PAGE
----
Bihar remained an important place of culture and education during the next 1000 years. The Gupta Empire that originated from Magadha in 240 AD is referred as the Golden Age of India in science, mathematics, astronomy, commerce, religion and Indian philosophy. Bihar and Bengal was invaded by Rajendra Chola I of the Chola dynasty in the 11th century.

The Buddhism in Magadha declined completely with the invasion of Muhammad Bin Bakhtiar Khilji, during which many of the viharas and the famed universities of Nalanda and Vikramshila were destroyed, and thousands of Buddhist monks were massacred during 12th century. D. N. Jha suggests, instead, that these incidents were the result of Buddhist-Brahmin skirmishes in a fight for supremacy. In 1540 the great Pathan of Bihar, Sher Shah Suri, from Sasaram, Bihar, took the reins of North-India. He was the first person who defeated the Mughals and army of Humayun, making Delhi as his capital. The Mughals had to leave India during his rule.

Colonial Era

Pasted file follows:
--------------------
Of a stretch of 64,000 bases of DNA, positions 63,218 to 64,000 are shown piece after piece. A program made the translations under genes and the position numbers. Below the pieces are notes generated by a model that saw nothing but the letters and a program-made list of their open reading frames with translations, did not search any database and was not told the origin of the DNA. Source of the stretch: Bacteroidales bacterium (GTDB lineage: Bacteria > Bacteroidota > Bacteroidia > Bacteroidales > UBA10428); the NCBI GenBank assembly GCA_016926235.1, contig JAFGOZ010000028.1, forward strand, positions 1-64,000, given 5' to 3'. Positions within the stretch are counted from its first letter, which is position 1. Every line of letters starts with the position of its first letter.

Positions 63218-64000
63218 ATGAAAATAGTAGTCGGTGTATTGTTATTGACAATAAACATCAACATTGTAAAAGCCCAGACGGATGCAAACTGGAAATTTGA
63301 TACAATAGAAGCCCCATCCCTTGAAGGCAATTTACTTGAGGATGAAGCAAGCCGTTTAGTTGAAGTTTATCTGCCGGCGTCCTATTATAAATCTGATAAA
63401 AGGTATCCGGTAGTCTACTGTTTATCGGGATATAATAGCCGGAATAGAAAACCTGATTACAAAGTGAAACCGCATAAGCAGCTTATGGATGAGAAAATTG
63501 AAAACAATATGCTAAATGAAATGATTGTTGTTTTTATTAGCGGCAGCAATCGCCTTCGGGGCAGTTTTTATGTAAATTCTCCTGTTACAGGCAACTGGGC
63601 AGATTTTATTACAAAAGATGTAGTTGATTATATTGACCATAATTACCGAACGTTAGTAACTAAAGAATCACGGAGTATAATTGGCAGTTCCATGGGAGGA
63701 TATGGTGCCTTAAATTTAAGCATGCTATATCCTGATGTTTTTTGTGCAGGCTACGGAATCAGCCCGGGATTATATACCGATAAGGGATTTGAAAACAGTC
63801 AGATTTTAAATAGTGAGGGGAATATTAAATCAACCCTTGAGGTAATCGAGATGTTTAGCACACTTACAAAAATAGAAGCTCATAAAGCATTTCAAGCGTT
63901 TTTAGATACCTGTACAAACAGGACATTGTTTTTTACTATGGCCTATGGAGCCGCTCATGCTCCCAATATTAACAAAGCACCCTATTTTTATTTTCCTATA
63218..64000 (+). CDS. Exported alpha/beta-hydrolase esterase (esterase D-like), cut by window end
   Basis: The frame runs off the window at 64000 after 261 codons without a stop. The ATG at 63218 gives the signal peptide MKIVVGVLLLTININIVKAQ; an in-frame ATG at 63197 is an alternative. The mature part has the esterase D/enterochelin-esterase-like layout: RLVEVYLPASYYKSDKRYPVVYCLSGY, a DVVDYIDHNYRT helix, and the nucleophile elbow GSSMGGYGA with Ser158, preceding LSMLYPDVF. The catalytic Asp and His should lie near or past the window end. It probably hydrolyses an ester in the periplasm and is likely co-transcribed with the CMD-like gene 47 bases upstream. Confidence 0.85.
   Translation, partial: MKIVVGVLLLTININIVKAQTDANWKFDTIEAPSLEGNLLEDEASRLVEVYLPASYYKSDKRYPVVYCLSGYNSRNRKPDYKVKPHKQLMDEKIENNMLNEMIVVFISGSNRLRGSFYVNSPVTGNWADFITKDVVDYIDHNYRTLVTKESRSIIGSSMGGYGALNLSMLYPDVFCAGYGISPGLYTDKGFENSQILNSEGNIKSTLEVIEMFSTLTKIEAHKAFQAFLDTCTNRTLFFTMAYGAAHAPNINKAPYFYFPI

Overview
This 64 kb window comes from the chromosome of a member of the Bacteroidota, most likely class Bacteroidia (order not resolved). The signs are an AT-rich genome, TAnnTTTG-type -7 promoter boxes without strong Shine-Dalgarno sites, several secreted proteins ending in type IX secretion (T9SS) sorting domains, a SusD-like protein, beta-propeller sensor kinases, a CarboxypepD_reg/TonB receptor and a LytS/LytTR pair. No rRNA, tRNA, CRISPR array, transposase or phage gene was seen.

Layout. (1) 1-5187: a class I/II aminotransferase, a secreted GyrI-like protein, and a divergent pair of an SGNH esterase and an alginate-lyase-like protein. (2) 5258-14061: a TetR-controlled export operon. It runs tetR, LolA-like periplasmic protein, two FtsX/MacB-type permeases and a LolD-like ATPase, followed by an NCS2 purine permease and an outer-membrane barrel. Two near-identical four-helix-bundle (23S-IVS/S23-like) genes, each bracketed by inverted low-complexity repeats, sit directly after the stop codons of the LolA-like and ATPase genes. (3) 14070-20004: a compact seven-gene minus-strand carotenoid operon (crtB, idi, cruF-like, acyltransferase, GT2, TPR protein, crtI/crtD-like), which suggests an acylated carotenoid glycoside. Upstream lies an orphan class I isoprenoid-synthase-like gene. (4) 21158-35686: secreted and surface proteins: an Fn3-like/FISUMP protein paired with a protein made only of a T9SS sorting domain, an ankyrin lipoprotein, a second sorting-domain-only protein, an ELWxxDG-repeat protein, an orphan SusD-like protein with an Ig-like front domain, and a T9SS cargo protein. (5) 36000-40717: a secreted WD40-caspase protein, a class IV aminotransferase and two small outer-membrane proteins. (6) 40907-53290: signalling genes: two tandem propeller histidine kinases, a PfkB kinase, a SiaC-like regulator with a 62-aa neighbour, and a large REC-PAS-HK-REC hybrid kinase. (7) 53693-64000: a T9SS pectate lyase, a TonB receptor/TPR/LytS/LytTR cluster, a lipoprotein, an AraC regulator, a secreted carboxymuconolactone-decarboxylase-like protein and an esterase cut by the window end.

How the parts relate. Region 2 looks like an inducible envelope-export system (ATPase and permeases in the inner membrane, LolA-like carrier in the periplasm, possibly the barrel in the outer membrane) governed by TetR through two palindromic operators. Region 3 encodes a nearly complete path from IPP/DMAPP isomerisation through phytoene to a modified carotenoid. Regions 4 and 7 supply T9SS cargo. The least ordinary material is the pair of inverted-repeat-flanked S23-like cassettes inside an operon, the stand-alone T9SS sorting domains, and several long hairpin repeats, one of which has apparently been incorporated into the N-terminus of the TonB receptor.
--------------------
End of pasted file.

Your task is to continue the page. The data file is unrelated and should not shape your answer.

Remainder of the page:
After the Battle of Buxar (1764), the British East India Company obtained the diwani rights (rights to administer, and collect revenue or tax) for Bihar, Bengal and Odisha. The rich resources of fertile land, water and skilled labour had attracted the foreign imperialists, particularly the Dutch and British, in the 18th century. A number of Agrio based industries had been started in Bihar by the foreign entrepreneurs. Bihar remained a part of the Bengal Presidency of British India until 1912, when the province of Bihar and Orissa was carved out as a separate province. Since 2010, Bihar has celebrated its birthday as Bihar Diwas on 22 March. According to Bihar Vibhuti Vol 111 published by Bihar govt. archives, South Asian History & culture published from London & Vision & Mission Manohar Delhi Veteran Freedom Fighter Dr. Maghfoor Ahmad Ajazi vehemently opposed Two Nation theory of Jinnah & creation of Pakistan. All India Jamhur Muslim League was formed parallel to Muslim league to oppose Jinnah, with Raja of Mahmoodabad as president & Dr. Ajazi as general secretary.